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The problem starts at time t0. At each time step, the participant can choose to opt out and claim a loser's reward Rl. At each time step, the participant has a probability p to win a winner's reward Rw, the participant is aware of p. Rewards decrease after each time step, at the same rate, and Rw > Rl always. After tn the 'game' is over and the participant claims Rl - the participant is aware of time tn.

For example at t0 Rw = 100, Rl = 50, p = 0.05, reward decay rate is 1 each turn and the tn = 30. First participant wins at t10 and claims a reward of (100 - 10 * 1) = 90. Second participant opts out at t20 and claims a reward of (50 - 20 * 1) = 30. Third participant loses at t30 and claims (50 - 30 * 1) = 20.

I'm interested in assessing the risk behavior of the second participant. I'm thinking that the second participant considers the remaining number of turns, probability p to win each turn, and average amount that the participant would win, and weights it against the current loser's reward at time t20. But I'm not sure this is the right way to consider the risk involved.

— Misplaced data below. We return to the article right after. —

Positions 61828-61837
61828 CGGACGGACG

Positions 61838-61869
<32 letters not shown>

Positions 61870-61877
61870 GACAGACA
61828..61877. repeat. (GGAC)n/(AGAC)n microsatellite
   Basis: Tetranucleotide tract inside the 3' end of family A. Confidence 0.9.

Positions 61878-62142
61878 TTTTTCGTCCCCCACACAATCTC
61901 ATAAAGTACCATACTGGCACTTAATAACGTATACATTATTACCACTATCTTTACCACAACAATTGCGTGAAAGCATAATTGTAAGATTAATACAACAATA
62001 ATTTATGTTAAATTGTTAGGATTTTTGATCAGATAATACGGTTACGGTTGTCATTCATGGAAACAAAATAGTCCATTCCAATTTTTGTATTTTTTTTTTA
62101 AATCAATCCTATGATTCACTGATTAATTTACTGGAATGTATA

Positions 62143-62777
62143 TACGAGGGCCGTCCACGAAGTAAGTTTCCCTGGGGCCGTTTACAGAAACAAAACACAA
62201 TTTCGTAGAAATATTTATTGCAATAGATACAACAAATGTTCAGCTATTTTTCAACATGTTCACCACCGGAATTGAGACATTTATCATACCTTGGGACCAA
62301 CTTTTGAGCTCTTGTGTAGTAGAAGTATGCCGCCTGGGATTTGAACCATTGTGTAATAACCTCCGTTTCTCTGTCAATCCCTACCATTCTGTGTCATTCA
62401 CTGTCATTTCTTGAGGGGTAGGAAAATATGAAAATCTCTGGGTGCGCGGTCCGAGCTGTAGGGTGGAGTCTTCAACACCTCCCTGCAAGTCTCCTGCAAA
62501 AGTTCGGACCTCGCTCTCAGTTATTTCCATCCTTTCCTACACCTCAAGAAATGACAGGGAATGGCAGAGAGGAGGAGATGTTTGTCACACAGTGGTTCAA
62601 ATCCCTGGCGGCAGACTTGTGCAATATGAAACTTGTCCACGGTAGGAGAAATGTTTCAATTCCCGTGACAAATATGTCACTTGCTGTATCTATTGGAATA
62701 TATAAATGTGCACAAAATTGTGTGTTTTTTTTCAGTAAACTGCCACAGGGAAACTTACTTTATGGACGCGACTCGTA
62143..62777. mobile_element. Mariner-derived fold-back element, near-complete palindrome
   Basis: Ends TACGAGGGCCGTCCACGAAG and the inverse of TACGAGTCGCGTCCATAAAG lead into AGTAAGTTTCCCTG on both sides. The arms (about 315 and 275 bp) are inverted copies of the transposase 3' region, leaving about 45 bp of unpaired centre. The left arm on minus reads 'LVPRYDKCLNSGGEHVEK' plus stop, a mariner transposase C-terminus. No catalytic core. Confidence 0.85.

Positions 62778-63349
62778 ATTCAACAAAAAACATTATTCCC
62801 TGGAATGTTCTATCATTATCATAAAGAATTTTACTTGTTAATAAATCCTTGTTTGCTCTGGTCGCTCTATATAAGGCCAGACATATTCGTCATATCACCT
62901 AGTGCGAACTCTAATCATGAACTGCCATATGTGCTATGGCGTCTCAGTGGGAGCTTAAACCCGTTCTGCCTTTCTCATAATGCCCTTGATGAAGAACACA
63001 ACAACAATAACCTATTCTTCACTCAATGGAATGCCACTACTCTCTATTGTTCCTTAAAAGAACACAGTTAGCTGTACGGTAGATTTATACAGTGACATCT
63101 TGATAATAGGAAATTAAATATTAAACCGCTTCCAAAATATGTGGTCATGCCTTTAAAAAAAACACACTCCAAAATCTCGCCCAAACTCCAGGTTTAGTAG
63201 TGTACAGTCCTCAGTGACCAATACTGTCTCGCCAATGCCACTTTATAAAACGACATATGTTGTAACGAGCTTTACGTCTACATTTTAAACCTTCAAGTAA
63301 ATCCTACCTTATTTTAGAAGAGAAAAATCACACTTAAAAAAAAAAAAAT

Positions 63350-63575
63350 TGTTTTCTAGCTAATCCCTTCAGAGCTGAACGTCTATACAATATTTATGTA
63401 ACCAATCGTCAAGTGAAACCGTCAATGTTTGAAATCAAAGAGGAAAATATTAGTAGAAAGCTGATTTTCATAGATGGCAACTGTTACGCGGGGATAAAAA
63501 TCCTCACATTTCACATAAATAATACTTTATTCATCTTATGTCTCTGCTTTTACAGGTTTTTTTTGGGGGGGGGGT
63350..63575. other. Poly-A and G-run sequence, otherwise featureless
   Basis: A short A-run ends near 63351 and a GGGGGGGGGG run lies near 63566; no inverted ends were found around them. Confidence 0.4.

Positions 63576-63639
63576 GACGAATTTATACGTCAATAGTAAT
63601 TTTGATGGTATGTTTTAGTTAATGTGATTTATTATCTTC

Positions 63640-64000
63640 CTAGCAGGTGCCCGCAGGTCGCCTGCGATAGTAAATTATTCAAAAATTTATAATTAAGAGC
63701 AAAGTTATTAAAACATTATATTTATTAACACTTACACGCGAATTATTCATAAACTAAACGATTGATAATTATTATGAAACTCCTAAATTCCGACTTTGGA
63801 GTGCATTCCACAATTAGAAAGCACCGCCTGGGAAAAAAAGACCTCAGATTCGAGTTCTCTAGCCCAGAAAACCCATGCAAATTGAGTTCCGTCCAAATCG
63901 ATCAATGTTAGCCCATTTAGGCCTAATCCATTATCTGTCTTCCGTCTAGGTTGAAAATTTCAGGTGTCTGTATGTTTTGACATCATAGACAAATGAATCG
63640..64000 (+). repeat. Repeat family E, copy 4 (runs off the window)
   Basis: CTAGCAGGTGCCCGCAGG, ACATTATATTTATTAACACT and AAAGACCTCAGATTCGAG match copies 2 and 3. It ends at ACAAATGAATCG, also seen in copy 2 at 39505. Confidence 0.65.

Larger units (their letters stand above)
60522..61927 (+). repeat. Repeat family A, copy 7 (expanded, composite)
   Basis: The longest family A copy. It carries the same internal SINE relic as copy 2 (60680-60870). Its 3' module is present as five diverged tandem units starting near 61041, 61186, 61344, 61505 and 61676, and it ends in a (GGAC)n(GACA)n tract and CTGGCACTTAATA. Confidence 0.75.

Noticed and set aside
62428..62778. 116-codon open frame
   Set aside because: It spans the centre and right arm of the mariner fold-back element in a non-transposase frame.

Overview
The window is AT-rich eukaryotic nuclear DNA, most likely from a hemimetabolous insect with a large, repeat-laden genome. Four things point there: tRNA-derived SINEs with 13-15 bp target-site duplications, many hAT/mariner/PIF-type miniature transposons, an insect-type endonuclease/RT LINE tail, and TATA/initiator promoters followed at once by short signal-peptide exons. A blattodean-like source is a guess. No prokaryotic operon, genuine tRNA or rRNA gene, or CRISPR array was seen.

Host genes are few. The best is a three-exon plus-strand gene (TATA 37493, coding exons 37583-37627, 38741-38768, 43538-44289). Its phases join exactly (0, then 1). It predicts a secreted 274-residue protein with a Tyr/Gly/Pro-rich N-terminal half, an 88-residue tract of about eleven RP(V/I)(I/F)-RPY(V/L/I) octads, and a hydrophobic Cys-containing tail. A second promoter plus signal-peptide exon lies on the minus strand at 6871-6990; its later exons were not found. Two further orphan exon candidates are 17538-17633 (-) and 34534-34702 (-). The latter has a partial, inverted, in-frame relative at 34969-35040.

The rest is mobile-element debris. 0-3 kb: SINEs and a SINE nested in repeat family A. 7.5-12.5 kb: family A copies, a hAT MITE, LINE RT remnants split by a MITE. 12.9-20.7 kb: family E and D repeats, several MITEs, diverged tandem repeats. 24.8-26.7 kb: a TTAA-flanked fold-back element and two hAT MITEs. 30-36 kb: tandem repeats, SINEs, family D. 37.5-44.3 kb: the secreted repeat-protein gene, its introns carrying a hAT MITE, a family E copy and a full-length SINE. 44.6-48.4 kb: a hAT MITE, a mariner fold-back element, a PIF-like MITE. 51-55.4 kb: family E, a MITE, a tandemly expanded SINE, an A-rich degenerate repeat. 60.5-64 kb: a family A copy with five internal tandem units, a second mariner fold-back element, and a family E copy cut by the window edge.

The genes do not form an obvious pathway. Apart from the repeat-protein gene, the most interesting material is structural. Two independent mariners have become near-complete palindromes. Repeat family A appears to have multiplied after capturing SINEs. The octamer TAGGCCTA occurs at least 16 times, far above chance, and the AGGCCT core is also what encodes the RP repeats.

I've read the early works by Kahneman and Tversky but this seems a bit more complex, I would appreciate any hints on where to find solutions in literature as well.

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  • $\begingroup$ Why is it a game and not a decision problem? I dont see a strategic interaction between players? $\endgroup$ – Grada Gukovic Jul 21 at 6:28
  • $\begingroup$ Thanks Grada, edited $\endgroup$ – moritzthird Jul 21 at 6:40

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